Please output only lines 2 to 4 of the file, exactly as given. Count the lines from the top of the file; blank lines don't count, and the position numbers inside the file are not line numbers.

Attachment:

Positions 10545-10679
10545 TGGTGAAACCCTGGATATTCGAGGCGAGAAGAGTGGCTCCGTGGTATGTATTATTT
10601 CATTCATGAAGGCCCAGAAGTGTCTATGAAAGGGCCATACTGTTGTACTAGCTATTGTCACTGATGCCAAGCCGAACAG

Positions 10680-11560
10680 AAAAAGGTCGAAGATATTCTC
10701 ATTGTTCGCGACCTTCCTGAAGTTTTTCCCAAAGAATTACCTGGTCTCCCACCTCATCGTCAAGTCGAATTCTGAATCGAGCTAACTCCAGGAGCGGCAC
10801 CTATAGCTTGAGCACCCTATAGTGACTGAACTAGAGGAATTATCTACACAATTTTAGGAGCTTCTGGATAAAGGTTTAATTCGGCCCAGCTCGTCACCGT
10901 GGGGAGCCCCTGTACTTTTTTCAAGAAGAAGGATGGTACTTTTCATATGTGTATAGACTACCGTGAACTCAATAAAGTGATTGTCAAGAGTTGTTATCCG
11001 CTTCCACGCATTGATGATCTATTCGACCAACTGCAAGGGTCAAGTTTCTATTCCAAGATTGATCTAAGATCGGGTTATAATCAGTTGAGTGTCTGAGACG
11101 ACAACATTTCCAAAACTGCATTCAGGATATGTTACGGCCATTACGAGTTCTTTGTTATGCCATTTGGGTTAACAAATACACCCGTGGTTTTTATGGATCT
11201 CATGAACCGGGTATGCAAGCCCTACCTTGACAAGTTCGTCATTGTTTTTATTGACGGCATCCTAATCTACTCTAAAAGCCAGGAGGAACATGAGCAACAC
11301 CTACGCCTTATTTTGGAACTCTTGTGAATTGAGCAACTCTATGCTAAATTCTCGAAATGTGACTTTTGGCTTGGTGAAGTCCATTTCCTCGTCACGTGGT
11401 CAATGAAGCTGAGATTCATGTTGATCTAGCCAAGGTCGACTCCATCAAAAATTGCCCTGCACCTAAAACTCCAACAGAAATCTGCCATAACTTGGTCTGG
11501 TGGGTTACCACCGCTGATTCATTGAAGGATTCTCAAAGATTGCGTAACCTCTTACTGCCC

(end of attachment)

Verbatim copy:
10545 TGGTGAAACCCTGGATATTCGAGGCGAGAAGAGTGGCTCCGTGGTATGTATTATTT
10601 CATTCATGAAGGCCCAGAAGTGTCTATGAAAGGGCCATACTGTTGTACTAGCTATTGTCACTGATGCCAAGCCGAACAG

Positions 10680-11560